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Public sector
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hilltopgeneral


Posts: 156
Joined: Mar 2004
Post: #21
19-05-2008 04:49 PM

Dotcom Wrote:
HTG - please explain 'significant minority.'


Significant minority? Rather more than the odd isolated case, unusual individual or group but by no means half or more of the workforce.

In my previous public sector job I would have put it at perhaps 20% that were either unwilling or unable to perform their jobs effectively.

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baggydave


Posts: 384
Joined: May 2004
Post: #22
19-05-2008 11:12 PM

Hi Baboonery, at the risk of making things personal you may wish to save your stinging wrath for those who deserve it most - I am sure you know who they are!

Oh and what a complex subject - there are those who do it as a vocation, those who have no ambition or need to earn more, and some of the consultants that I work with who wouldn't get out of bed for less than a nurse earns in a couple of weeks. But then they would argue that they know their worth, and where the money is. And these same ?1000 a day people would look down at public sector workers and say they aren't committed etc for their ?100 + a day. Trust me I've had the conversations.

come the revolution and there will be a few people up against the wall.

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Sherwood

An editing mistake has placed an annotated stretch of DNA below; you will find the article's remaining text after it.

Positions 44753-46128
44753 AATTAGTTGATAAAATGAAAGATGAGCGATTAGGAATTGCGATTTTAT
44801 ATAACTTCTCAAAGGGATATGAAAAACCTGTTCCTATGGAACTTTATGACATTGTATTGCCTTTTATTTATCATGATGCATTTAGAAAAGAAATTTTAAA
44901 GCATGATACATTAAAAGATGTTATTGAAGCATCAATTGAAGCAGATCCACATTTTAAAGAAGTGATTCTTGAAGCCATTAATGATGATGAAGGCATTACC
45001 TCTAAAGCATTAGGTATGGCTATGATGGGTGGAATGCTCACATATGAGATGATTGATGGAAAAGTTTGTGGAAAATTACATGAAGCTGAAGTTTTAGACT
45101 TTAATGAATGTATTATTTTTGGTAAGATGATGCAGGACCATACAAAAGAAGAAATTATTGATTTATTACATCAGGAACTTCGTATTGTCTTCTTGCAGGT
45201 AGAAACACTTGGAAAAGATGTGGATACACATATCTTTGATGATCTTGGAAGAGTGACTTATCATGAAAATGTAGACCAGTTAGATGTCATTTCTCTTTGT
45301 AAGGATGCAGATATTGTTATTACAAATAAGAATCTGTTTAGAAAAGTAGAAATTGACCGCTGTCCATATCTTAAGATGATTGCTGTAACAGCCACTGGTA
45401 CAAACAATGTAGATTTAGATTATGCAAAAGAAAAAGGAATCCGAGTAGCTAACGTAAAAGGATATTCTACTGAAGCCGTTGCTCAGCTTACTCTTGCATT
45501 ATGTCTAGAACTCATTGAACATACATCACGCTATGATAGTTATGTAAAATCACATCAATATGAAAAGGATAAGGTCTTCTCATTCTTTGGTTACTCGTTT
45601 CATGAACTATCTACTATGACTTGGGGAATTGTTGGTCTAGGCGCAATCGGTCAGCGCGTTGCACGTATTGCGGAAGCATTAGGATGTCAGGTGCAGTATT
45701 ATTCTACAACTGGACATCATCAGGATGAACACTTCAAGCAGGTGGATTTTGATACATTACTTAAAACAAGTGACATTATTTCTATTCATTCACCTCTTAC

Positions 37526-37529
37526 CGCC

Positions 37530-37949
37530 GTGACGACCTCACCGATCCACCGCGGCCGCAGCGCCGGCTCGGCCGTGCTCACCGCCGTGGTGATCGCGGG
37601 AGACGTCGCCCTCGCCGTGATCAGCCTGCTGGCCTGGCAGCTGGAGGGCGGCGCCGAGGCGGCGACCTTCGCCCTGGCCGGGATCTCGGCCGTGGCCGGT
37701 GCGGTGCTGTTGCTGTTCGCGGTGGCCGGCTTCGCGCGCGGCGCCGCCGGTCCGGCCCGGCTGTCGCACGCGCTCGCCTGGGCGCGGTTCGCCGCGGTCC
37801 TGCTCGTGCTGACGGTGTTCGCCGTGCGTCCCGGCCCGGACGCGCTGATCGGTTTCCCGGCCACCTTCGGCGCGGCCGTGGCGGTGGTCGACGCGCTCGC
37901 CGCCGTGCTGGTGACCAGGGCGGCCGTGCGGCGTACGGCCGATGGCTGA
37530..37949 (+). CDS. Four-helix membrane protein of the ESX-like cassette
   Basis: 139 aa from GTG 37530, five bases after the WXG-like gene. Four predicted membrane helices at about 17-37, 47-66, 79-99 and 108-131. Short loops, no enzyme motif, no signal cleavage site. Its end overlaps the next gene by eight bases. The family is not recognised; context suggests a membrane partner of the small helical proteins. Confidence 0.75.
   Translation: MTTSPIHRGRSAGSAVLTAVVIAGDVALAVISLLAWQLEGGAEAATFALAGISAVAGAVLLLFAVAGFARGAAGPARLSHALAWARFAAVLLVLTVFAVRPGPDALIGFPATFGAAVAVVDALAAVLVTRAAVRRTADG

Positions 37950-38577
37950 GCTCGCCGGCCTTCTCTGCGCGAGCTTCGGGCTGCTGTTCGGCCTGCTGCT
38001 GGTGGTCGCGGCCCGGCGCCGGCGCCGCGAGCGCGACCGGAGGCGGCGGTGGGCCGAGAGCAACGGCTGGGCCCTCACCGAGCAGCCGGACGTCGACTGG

Posts: 1,360
Joined: Mar 2005
Post: #23
23-05-2008 09:08 PM

I am not sure if Royal Mail is public or private sector

See this link:

http://news.bbc.co.uk/1/hi/business/7417634.stm

But I am sure that the Chief Executive deserved his remuneration of ?3 million.

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Ooperlooper


Posts: 104
Joined: Jun 2006
Post: #24
07-06-2008 10:18 PM

According to Royal Mail's annual report, they have an annual revenue of ?9.6 billion, and employ over 181,000 people.

The organisation obviously needs to make big changes, rapidly.

If you don't get someone with extraordinary management skills for a job like that, you'll end up losing a lot more money than ?3 million a year, and a lot more people than necessary will end up without a job.

I've worked in public and private sector organisations, and there are plenty of lazy and incompetent people in both, but for some areas of the public sector at least (e.g. office staff in local authorities) there is a problem that the private sector doesn't seem to suffer from - it being almost impossible to sack the underperforming permanent staff. If that problem could be fixed, we'd all be a lot better off, but I guess the unions are too powerful.

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brian


Posts: 2,002
Joined: Apr 2005
Post: #25
08-06-2008 12:41 PM